Women with risk factors for heart disease, such as high blood pressure, high cholesterol and a family history, should start a dialogue with their primary care physician in their 40s so they can begin a prevention regimen that will keep them healthy.
“Women have a low prevalence of the disease until menopause where symptoms and risk factors may go unnoticed until they are well into their 50s and 60s,” said Sangeeta Saikia, M.D., a cardiologist with Houston Methodist Cardiology Associates at Sugar Land. “Women with risk factors need to be 10 years ahead of the game and proactive when it comes to prevention, but unfortunately, too many delay being tested.”
Saikia said talking to their doctor about their family history is very important for women, especially if a family member died of the disease at a young age. She added they should also have their blood pressure and cholesterol monitored regularly, develop an exercise and nutrition plan, and, if they are a smoker, stop smoking. Women over 50 with risk factors, especially if not controlled, will benefit from seeing a cardiologist.
“We can begin performing appropriate tests, assessing their risk based on genetics, and taking the necessary actions to keep them on the right track,” said Saikia. “Women with the aforementioned risks for heart disease should treat this like they do a mammogram and be checked at least once a year.”
A recent survey published in the Journal of the American College of Cardiology found that nearly half of the women in the United States do not know that heart disease is the leading cause of death in women. In addition, 74 percent of the women surveyed had at least one heart disease risk factor, but only 16 percent told their doctor about it.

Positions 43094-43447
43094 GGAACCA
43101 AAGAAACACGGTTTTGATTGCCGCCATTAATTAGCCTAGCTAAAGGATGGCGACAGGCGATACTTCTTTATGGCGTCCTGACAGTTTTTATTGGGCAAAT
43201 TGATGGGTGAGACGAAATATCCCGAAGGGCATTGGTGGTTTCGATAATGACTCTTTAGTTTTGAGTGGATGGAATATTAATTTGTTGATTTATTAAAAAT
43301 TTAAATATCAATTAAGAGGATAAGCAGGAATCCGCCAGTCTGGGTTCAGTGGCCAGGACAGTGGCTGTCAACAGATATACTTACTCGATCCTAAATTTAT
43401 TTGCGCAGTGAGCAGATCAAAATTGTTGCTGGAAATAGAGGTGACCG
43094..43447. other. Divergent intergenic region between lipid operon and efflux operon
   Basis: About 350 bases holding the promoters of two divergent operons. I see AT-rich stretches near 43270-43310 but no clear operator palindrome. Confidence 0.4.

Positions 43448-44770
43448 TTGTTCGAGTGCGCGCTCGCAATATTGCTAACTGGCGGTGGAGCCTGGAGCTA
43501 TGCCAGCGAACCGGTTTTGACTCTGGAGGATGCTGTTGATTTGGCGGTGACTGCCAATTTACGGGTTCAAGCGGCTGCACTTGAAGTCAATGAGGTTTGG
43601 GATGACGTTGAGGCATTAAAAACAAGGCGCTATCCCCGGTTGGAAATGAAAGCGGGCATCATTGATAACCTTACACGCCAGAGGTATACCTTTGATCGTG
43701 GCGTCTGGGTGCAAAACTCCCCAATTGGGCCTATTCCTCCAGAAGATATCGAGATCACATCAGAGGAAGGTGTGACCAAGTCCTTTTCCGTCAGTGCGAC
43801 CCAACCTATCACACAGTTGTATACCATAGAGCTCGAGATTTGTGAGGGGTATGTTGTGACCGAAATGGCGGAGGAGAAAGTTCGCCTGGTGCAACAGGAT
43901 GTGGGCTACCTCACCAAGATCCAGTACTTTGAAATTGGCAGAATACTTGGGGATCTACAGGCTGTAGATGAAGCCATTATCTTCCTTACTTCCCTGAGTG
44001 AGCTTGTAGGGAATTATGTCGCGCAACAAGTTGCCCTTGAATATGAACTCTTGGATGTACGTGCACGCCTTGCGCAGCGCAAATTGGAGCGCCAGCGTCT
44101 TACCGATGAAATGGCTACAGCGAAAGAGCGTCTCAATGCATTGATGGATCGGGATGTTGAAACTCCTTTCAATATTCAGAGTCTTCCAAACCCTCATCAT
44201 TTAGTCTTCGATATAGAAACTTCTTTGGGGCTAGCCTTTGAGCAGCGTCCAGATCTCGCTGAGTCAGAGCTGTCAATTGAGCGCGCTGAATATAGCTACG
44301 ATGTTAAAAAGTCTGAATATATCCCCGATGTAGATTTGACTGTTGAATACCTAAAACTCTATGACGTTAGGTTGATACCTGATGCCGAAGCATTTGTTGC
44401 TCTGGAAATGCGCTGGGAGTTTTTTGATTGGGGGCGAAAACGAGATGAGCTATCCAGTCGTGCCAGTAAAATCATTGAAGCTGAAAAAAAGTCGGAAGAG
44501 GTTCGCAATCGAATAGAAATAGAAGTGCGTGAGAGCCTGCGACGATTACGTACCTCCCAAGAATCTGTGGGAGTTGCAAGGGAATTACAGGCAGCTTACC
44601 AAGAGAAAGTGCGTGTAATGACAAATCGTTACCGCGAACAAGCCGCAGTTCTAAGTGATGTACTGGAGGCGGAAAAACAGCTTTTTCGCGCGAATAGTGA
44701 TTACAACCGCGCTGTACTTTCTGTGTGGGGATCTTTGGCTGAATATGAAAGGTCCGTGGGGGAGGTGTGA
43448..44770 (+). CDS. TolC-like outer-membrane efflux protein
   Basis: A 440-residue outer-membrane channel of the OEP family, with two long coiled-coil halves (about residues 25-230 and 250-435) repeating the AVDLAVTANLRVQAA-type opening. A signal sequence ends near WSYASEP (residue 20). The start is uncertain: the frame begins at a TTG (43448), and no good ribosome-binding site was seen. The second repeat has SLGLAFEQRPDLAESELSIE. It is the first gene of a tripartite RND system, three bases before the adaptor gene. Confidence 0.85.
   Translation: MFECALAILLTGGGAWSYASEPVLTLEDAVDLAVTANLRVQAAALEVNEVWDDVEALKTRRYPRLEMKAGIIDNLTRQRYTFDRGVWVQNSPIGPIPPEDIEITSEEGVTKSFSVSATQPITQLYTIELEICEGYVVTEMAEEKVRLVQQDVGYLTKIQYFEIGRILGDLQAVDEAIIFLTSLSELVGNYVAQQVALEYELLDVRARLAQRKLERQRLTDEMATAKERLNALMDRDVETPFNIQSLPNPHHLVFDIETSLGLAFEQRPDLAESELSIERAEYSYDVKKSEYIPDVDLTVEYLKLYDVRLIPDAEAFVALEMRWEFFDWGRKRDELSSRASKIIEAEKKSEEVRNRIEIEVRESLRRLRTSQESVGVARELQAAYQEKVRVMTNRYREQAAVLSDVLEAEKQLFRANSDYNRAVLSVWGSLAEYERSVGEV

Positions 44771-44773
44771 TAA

The survey also pointed out that only 22 percent of primary care physicians felt prepared to assess a woman’s risk for heart disease. Saikia says if further treatment is necessary, your primary care physician may refer you to a cardiologist.
It is important to know that heart problems in women are not as recognizable as they are in men. Some of the symptoms for women include:
- Extreme weakness, anxiety, or shortness of breath;
- Discomfort, pressure, heaviness or pain in the chest, arm, below the breastbone or in the middle of the back;
- Sweating, nausea, vomiting, dizziness;
- Fullness, indigestion, a tightness in the throat area;
- Rapid or irregular heartbeats.
“The myth that heart disease is a man’s disease is just that, a myth. The time is now for women to realize that they can be affected,” Saikia said. “If a woman can get years ahead of the disease, she gives herself a much better chance of beating it.”
To schedule an appointment with Dr. Sangeeta Saikia, call 713-776-9500. For more information about Houston Methodist Sugar Land Hospital, visit houstonmethodist.org/sugarland or call 281-274-7500 for a physician referral.
This content was originally published here.